CHICAGO — It’s less than two weeks until Americans set their alarm clocks for the wee hours of the morning to watch Prince William marry Kate Middleton, and already the royal fever is heating up across the Atlantic Ocean.
In the Los Angeles suburbs, a pub owner plans to stay open all night for a champagne party. In Washington, one woman plans a British tea for 20 guests. In Mississippi, college students will watch as their one-time heartthrob marries his own university sweetheart.
One fan plans to fly halfway across the country to watch the wedding with her daughter, just as they watched Princess Diana’s wedding in 1981, while another is taking the day off from work to soak up the details in solitude.
“It’s so romantic,” says Golriz Moeini, 36, who owns The White Harte Pub in Woodland Hills, Calif., and plans to have the wedding playing on seven televisions when it starts at 2 a.m. local time. “Out of the blue there’s another beautiful princess wedding that we can look forward to. This is something to be excited about.”
Television specials are planned, American magazines are putting out commemorative issues and wall-to-wall U.S. news coverage of the April 29 nuptials is expected.
That Americans are interested in Middleton’s marriage to Prince William, whose life has been in the public eye since he was born to Prince Charles and the late Princess Diana, is obvious. But why?
The clue is Middleton’s role as a commoner breaking into the unbreakable British monarchy, said Philippa Levine, co-director of the British studies program at the University of Texas in Austin.
“For Americans, that really taps into something that’s deep in this culture, anybody can succeed, you just have to try hard,” Levine said. “It really does, for a lot of people, bring home the possibility that it could be them.”
One of those people is college senior Paige Swain, 22, of the University of Mississippi, who says she and her girlfriends will be watching as Prince William becomes unavailable.
“We’ve all grown up loving William and thinking we were going to be his wife,” Swain said. “I have to see the wedding to make sure he’s really taken.”
America also is filled with Diana fans, like Laura Southard, 54, of Richmond, Va., who had a small bookcase filled with as many as three dozen Diana books.
“When she died it was just really tragic for me,” Southard said. “I wore black every day for a week.”
As soon as Prince William’s wedding date was announced, Southard took the day off work. She said she wants to sit in the quiet of her home and watch him marry.
“He’s been through a lot,” she said. “And it looks to me that he’s done some really smart things to learn from his mother’s experience.”
Wedding-watchers will see William and remember how his mother brought glamour, star quality and a breath of fresh air into the royal family, said Yvonne Yorke, royal wedding expert for the cable television station Wedding Central.
“When they look at William they see his mother,” Yorke said. “A lot of people want William to find the happiness that eluded Diana.”
Lauren Wilson, 28, of Washington, will wake up early to watch the wedding but plans to record it too — to show at a party for 20 women that afternoon at her home.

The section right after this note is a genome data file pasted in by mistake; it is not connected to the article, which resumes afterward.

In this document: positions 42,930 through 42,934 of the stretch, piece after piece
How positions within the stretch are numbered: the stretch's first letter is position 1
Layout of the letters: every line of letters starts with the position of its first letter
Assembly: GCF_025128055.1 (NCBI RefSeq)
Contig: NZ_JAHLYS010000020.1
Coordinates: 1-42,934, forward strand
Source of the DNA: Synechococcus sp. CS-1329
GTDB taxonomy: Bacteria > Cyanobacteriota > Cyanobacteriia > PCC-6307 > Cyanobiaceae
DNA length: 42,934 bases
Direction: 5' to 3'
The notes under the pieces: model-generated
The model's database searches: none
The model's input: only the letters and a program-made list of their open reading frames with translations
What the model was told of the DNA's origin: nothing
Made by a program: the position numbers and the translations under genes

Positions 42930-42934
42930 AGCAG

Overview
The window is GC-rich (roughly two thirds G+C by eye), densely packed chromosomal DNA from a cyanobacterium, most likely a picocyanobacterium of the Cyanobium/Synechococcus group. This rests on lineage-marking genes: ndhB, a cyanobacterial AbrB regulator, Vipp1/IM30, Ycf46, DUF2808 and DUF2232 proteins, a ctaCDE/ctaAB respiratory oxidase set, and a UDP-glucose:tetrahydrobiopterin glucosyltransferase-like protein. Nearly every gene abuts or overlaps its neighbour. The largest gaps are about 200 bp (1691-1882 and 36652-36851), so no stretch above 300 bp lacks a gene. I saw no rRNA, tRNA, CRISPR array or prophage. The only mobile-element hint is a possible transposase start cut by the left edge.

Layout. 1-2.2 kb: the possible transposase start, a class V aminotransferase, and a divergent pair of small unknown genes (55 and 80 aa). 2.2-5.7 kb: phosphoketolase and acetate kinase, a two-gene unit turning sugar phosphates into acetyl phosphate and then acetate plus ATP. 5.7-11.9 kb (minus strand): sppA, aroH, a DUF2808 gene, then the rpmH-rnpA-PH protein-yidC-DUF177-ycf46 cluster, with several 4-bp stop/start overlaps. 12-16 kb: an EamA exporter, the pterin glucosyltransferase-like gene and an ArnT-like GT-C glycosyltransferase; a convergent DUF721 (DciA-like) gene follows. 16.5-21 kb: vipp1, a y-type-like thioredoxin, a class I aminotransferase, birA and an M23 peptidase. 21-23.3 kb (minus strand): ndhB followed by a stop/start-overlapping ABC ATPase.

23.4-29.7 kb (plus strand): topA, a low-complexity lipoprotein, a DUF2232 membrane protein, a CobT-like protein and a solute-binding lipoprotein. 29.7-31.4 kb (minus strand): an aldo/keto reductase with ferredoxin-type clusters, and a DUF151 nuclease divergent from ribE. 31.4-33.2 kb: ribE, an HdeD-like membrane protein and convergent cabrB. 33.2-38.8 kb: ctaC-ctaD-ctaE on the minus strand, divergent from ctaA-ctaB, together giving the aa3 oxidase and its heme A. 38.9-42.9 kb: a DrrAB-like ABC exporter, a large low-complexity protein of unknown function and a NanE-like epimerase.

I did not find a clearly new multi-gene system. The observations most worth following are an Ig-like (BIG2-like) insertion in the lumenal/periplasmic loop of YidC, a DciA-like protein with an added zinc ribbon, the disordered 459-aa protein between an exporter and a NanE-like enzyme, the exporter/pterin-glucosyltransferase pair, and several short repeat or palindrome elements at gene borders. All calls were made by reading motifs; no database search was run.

“I got a bunch of tiny little Union Jack button pins for everyone to wear,” said Wilson, whose mother in Welsh. “Big Ben and double-decker bus cupcake toppers. I have been been brainstorming other little British things I can do — proper tea, cucumber sandwiches.”
Wilson not only has an affinity for Prince William and the monarchy, she said, but also for Middleton.
“She’s a regular girl who was able to snag a prince,” Wilson said. “I think that’s very appealing to young women.”
Diane LaChapelle, 72, of Dolores, Colo., plans to fly to San Francisco and wake at 2 a.m. to watch the wedding festivities with her daughter. LaChapelle and her daughters got up early to watch Prince Charles marry Princess Diana too.
“We’ll make sure we have tea and I make pretty good scones,” LaChapelle said. “I’m sending my blue lace mother of the bride dress and that’s what I’m going to wear.”
American businesses are getting the royal fever too. The Lyric Theatre in downtown Blacksburg, Va., plans a wedding viewing party at 5:45 a.m. with wedding cake. The Cityscape Bar in downtown Chicago plans a special royal wedding cocktail menu with drinks like “The Courtship” and “The Bitter Queen.” And the New York restaurant Tea & Sympathy plans a street fair.
And just try escaping royal wedding coverage on American television.
“In the week leading up to the wedding, the networks are going to be doing extensive special reports leading up to what will be wall-to-wall coverage of all of the day’s activities,” said Bill Carroll, vice president and programming director of Katz Television Group. “If you’re looking to see another fairy tale event, you’ll have every reasonable opportunity to get a look at what’s taking place.”
Celebrities are the American version of royalty, but there’s a difference between Prince William and Kate Middleton’s relationship and those of Hollywood couples, said Marjorie Kase, 34, of Manhattan, who plans on getting up early to watch the wedding.
“There is a lack of authenticity and transparency there,” Kase said adding that while we take celebrities “with a grain of salt,” with this wedding, “we see something different.”
The wedding will also be pure spectacle for Americans who have a history lacking kings with eight wives and queens who sit on the throne for decades.
“I like to see what Mrs. Obama is wearing, but this is different,” LaChapelle said. “This really is history.”